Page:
So, there is this kid named Joao Ritter. He’s a sophomore in UNC-Chapel Hill, with a double major in computer science and math (physics is his minor). He’s 19, has photogenic good looks, a solid head on his shoulders. Oh yeah – he also has this musical alter ego by the name of Élève (pronounced “eh-LEV”).
“It means ‘student’ in French,” says Brazilian-born Ritter, sitting outside a frozen-yogurt shop at Durham’s Streets at Southpoint Mall. “I guess it has some meaning, but I chose it mostly because I like how it sounds, really.”
For Ritter, getting this musical persona off the ground has certainly been an educational experience. He didn’t start playing guitar until the age of 15, inspired by the work of versatile guitarist Kaki King. At that point, he had some compositions he was tinkering with and was looking to find some way to bring it all out musically.
“When I was creating it, it was just kinda, like, what popped into my head,” he says. “It’s hard to describe because I’m not musically trained in any way, so I didn’t set out to create a certain arrangement. I just kind of pretty much recorded what I felt really needed to be there.”
For a couple of weekends, Ritter laid down acoustic guitar tracks in his mom’s office (she’s a dentist, by the way). He was also looking to include some string arrangements. Even though he didn’t know anything about strings and string arrangements, he soon figured it out thanks to his computer know-how.
“I’m kind of like a computer person, so I played everything in the keyboard and channeled it through to, like, string sound, basically – so I could hear how it sounds,” he explains. “And, then, once I played the keyboard, there are these (software programs) that kind of annotate it for you, what you’re playing. So, then, it’s a matter of kinda learning what you’re playing and seeing it on the screen and kinda arranging it.”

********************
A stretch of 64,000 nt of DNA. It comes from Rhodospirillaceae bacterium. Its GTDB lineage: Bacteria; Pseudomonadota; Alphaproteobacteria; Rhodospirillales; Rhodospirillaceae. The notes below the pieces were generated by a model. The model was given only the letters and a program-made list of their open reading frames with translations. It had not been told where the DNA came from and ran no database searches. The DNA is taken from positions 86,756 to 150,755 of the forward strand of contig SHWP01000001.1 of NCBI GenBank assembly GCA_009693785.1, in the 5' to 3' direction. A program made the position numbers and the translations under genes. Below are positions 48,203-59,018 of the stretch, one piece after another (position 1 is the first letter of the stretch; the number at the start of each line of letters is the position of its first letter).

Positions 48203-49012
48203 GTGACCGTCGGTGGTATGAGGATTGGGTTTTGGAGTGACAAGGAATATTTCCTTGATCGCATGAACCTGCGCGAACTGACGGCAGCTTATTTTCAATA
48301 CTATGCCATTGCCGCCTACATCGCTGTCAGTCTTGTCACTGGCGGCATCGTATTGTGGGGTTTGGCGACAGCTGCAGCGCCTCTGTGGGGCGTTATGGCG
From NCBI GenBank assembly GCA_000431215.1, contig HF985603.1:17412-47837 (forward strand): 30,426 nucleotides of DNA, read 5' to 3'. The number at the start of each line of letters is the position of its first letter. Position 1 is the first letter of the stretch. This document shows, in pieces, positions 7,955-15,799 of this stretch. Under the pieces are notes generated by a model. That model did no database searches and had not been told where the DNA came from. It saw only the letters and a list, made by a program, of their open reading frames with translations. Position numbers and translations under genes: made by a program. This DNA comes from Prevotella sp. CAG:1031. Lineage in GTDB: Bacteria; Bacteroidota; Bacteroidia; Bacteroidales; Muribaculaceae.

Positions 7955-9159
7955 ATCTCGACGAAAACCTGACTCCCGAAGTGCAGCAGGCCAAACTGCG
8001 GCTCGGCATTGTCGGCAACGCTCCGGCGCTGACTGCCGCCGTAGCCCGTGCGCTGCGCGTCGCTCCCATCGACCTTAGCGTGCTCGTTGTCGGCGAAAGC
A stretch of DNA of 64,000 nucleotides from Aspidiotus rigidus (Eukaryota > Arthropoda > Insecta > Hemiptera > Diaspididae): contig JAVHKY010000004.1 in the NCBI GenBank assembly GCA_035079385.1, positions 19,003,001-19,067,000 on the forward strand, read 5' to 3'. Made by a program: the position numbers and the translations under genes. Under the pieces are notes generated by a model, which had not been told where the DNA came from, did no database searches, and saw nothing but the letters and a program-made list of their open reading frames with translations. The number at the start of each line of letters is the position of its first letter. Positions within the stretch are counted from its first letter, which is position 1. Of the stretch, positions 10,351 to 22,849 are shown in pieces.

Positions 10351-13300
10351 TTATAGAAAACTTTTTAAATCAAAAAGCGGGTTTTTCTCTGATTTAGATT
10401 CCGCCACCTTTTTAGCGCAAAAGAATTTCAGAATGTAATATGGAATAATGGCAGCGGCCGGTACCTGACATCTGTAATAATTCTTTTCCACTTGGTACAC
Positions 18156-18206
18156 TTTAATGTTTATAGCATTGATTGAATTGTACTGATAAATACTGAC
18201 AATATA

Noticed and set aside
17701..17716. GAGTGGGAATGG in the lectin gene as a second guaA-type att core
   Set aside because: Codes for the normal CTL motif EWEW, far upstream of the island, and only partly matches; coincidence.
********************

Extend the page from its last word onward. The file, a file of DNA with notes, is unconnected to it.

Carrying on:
He eventually rounded up some string musicians with help from Durham bassist Peter Kimosh (Peter Lamb and the Wolves, The Beast), who served as engineer for Ritter/Élève’s debut album, “The World and Its Mistress,” which is now available on iTunes and Ritter’s Bandcamp page.
“I got a lot of (expletive) from musicians,” he remembers. “Everything wasn’t well-written, you know. I had no experience doing it, so a couple of the violinists that I recorded were like, ‘Ah, you should’ve done this. You should’ve done that. Like, this is weird.’ But we got through it. They were really nice. At the end of the day, we got through my inexperience, and it was a lot of fun. It was a huge learning experience.”
Ritter recorded and distributed “World” on a very limited budget (around $1,000), and the result was a collection of smooth, sensuous, intimate instrumentals that don’t sound as different and unusual as Ritter makes them out to be. To be honest, the music is quite comforting, which is sort of what Ritter was going for.
“I never really had a goal,” he says. “I never really had like, ‘I really need to do this setting – like I wanna make a surreal setting.’ It was really just kind of like, ‘This is a really nice melody. I’m really into this melody. I don’t know – it’s captivating in itself. So, I’m gonna build upon it and doodle some more and see what I can come up with.’”
With a cellist and violinist – both UNC classmates – backing him up while he plays on guitar, Ritter is now looking to perfect his sound for a live audience. (Ritter will perform at Local 506 on Wednesday.) Although he’s not giving up his pursuits in computer science, Ritter would still like to see where this artistic side of his life could take him.
“If, somehow, more people started to listen and stuff, I would spend more time on it,” he says. “I have plenty of songs written. I’ve never stopped playing guitar. The voice memos on my phone probably top 300 or so – different clips of different things that I’ve found, that I’ve been doodling on.”
Just as his French nom de guerre suggests, Ritter is constantly educating himself and pushing the limits on what he can achieve.